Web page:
All in all I don’t get the fuss, those knetz are overly sensitive or are Koreans in general this sensitive about this? If so how come period kdrama seem to be popular?

But it’s a rollercoaster in kdrama land. First a kdrama (Dear M) postponed because an actress was acused of bullying and later turned out that she was actually the victim being bullied in school, then Ji Soo had to be replaced in river where the moon rises because he was a bully and now this… what’s next I wonder…


#8

Next is “Snowdrop”, it’s scheduled for July and netizens are already complaining, because the drama plays in 1987 and both leads have names of real persons/students of this period. The lead will play a student, who is an activist, but maybe a spy and this angers right now people, who are complaining the history will be changed and tarnished by this drama.

I’m shocked and scared, that netizens in Korea have so much power and this is a kind of censorship, which doesn’t fit to a democratic country.


#9

As you wrote this - it seems you want to state this as a fact. However …

Is a different matter, if you do speculate about something I ask of you to name it, the net is full of speculations not marked as such and people might take it as a fact, so please be precise about it in future. Thank you.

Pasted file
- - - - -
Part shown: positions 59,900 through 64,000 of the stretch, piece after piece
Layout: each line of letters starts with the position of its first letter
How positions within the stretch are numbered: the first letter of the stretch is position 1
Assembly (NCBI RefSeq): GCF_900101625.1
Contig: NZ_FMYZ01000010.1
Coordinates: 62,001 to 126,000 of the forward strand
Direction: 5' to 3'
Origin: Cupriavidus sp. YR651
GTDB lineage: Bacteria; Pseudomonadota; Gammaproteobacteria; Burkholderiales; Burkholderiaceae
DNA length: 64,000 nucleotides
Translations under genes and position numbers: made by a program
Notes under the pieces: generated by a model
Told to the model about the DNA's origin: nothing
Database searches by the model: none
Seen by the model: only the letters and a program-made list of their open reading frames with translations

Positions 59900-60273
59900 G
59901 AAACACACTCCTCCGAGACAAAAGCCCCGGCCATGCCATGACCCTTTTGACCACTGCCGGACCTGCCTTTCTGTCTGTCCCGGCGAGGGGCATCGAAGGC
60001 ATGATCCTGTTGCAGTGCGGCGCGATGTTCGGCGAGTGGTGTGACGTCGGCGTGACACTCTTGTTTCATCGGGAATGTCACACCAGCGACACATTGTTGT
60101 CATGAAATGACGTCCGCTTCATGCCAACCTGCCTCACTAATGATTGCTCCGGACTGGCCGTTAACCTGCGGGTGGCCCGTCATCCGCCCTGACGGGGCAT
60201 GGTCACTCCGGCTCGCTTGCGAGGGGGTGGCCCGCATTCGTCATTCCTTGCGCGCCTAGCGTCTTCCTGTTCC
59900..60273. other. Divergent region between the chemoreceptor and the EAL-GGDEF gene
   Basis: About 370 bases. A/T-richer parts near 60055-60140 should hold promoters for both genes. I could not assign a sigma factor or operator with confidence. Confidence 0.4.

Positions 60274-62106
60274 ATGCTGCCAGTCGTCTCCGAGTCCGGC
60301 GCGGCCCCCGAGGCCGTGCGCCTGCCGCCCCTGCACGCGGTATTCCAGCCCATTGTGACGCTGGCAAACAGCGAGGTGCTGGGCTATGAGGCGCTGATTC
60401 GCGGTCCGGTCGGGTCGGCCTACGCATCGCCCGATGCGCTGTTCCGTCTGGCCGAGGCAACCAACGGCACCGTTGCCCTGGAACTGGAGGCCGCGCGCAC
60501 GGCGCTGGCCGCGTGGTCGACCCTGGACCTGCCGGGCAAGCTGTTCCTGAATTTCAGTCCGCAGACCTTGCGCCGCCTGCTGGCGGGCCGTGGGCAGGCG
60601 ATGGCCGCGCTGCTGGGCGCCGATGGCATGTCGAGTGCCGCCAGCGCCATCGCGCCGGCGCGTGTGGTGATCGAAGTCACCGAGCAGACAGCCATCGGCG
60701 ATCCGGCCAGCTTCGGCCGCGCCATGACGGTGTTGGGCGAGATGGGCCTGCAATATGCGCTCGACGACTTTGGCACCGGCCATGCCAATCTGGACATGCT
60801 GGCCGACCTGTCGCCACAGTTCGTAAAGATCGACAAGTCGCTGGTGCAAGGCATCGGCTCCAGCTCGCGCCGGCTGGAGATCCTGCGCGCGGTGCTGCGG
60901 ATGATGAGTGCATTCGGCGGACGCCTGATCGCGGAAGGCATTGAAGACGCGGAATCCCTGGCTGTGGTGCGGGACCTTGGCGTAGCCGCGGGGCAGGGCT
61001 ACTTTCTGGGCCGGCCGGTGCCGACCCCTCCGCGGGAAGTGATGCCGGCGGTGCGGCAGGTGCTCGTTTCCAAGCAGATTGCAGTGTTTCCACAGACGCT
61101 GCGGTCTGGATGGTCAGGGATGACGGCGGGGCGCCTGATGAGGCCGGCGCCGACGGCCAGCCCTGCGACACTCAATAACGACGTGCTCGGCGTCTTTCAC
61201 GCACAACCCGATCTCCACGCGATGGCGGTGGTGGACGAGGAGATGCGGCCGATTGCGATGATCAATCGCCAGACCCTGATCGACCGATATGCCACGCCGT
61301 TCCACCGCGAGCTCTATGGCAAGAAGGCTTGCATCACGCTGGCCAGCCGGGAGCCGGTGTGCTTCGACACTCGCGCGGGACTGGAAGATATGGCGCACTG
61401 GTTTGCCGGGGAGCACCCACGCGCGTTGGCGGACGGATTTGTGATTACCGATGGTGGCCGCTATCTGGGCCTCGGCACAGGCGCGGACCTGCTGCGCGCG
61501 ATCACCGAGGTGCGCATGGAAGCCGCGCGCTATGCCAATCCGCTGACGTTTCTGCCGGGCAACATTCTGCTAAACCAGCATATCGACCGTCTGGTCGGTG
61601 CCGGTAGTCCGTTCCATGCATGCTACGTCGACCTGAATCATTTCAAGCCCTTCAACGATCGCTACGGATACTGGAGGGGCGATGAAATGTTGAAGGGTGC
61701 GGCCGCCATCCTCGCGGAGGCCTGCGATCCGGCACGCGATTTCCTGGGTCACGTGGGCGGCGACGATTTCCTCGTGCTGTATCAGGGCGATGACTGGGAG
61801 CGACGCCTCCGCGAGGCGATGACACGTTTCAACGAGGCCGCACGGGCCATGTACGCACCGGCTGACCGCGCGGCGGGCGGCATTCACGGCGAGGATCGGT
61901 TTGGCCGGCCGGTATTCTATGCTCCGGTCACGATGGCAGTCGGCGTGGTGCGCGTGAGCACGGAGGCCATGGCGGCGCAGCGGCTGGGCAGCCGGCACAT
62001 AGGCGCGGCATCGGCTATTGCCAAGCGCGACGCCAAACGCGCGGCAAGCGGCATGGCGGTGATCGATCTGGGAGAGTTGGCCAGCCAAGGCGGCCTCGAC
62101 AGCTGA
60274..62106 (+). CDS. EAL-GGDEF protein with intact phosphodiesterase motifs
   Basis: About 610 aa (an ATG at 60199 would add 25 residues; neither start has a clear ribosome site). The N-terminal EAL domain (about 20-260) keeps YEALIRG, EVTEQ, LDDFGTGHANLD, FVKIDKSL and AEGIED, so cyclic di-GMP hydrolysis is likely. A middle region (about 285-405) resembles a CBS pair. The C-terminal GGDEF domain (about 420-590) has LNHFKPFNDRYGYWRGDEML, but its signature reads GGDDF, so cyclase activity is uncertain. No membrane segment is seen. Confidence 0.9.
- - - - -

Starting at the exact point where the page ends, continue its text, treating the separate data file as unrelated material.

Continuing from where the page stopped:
#10

I did not watch the two episodes that were aired but my understanding is that much of the controversy has to do with prominence of Chinese elements in those two episodes and disrespectful depiction of beloved King Sejong (creator of Hangul) and King Taejong. As to the Chinese influence, perhaps these articles might shed some light on why the Knetizens are so upset.



#11

@Dudie

It’s not even out, yet people are already upset. Let’s just hope it runs its course and isn’t cancelled as well… :grimacing:

https://www.soompi.com/article/1461271wpp/jtbc-releases-statement-about-upcoming-drama-snowdrop-denying-suspicions-of-historical-distortion


#12

Oh dear, they already have a next target :confused:

I understand that back in time it was hard for Koreans fighting against the Chinese an Japanese and being under their rule. I might be wrong in this but I thought that being under Japanese rule, the Japanese wanted to force their culture upon Koreans an erase their culture was one of the triggers that did also eventually lead to the Korean war. And till this day an island is still a very sensitive topic because both countries claim it as their land. But as far as I know this never has been such a big issue leading towards cancelling a whole Kdrama. Maybe there was and I don’t know.
I do know that years ago with Joseon Gunman people complained too but that kdrama was never cancelled.

It’s still a sore spot in history and being under Japanese rule wasn’t that long ago but when I read those things I sometimes wonder should I be angry at Germany still after what happened?!